Sensitive periods during the development and expression of vertebrate sexual signals: A systematic review Public Deposited

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  • Many sexually selected traits exhibit phenotypic plasticity. Despite a growing appreciation for the ecological context in which sexual selection occurs, and for the role of plasticity in shaping traits associated with local adaptation and divergence, there is an important gap in knowledge about the onset and duration of plasticity in sexual trait expression. Integrating this temporal dimension of plasticity into models of sexual selection informs our understanding of the information conveyed by sexual traits and our predictions related to trait evolution, and is critical in this time of unprecedented and rapid environmental change. We conducted a systematic review of 869 studies to ask how trait modalities (e.g., visual and chemical) relate to the onset and duration of plasticity in vertebrate sexual signals. We show that this literature is dominated by studies of coloration in birds and fish, and most studies take place during the breeding season. Where possible, we integrate results across studies to link physiology of specific trait modalities with the life stage (e.g., juvenile, breeding, or nonbreeding) during which plasticity occurs in well-studied traits. Limitations of our review included a lack of replication in our dataset, which precluded formal analysis. We argue that the timing of trait plasticity, in addition to environmental context, is critical for determining whether and how various communication signals are associated with ecological context, because plasticity may be ongoing or occur at only one point in an individual's lifetime, and determining a fixed trajectory of trait expression. We advocate for careful consideration of the onset and duration of plasticity when analyzing how environmental variation affects sexual trait expression and associated evolutionary outcomes.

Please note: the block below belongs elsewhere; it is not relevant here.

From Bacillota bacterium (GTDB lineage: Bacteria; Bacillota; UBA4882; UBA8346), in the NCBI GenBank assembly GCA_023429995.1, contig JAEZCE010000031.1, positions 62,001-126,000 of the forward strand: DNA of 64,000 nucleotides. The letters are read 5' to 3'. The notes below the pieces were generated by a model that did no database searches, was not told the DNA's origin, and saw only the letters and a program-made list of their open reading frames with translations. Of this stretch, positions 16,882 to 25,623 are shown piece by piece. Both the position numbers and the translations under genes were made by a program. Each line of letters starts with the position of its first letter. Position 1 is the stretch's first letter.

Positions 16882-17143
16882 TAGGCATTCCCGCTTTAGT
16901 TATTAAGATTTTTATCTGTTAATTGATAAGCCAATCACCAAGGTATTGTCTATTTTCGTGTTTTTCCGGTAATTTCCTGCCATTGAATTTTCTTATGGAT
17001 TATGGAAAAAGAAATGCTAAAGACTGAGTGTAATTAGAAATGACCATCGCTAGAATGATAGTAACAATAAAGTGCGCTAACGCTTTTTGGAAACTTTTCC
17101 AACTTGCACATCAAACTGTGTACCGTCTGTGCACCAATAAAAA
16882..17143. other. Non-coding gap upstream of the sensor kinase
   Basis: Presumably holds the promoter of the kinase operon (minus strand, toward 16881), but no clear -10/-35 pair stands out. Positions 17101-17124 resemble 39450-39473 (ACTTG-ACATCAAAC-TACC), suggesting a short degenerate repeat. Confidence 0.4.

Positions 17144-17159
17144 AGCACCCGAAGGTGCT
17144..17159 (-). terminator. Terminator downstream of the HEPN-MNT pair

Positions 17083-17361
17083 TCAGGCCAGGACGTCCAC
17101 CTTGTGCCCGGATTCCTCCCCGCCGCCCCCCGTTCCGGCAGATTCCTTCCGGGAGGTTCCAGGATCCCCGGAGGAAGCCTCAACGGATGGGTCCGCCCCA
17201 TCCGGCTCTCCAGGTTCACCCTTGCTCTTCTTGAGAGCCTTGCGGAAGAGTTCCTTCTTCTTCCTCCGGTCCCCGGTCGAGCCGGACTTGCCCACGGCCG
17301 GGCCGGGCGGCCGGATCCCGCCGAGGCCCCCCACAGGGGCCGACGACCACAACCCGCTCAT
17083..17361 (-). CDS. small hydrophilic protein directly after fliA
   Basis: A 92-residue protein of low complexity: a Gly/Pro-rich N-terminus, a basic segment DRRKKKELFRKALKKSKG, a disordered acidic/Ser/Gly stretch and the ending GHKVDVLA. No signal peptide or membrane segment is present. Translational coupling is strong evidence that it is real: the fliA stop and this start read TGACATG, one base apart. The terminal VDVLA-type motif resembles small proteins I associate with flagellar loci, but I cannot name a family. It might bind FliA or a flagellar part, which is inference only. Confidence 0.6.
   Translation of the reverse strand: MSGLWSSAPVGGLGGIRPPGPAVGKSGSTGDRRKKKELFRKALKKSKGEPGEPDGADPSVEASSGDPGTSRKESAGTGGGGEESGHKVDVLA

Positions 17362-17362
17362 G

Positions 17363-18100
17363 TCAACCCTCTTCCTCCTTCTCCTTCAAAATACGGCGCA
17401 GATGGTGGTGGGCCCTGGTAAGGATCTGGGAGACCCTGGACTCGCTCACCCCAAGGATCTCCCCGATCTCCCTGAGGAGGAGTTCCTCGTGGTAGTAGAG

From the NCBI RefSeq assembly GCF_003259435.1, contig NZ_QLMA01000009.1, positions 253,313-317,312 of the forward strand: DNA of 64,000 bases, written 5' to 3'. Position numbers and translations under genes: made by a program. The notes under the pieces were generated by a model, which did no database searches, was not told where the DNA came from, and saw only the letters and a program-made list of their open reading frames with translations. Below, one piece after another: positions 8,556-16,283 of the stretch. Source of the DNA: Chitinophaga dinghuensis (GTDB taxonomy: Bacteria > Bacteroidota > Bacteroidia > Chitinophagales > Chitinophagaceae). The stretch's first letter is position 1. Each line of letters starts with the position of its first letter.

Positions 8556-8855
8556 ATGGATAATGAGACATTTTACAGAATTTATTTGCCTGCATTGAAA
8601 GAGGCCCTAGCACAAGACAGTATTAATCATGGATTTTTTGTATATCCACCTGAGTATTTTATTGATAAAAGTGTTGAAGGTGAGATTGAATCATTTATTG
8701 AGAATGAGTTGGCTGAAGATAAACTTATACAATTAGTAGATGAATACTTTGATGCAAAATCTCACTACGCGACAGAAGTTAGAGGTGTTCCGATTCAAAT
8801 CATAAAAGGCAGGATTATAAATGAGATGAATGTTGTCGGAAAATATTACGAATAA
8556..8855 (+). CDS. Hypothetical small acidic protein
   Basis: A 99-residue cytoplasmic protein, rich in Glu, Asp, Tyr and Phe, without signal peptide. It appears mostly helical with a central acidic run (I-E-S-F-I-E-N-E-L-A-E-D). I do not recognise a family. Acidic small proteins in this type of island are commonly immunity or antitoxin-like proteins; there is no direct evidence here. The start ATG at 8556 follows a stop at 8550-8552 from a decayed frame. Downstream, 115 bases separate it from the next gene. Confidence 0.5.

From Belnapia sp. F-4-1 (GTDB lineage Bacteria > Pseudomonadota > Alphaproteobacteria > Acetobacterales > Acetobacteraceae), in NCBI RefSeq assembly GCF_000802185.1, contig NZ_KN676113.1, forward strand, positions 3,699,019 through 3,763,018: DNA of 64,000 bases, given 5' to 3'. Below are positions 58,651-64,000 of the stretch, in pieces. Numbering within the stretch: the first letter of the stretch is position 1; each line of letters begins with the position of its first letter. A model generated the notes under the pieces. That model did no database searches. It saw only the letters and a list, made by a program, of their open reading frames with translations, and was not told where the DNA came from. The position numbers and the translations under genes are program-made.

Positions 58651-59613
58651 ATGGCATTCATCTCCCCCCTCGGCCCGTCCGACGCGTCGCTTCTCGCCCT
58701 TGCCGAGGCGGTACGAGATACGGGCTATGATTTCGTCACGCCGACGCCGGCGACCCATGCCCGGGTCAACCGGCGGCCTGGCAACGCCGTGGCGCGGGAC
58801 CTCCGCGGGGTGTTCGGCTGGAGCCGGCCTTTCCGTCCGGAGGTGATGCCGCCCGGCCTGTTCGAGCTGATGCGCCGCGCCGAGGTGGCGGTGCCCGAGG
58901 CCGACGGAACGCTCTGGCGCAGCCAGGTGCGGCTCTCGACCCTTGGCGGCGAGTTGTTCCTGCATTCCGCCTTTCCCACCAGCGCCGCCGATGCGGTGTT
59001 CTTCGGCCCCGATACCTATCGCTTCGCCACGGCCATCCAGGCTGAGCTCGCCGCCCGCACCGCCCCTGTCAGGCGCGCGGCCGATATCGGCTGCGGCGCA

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  • 2021-10-13
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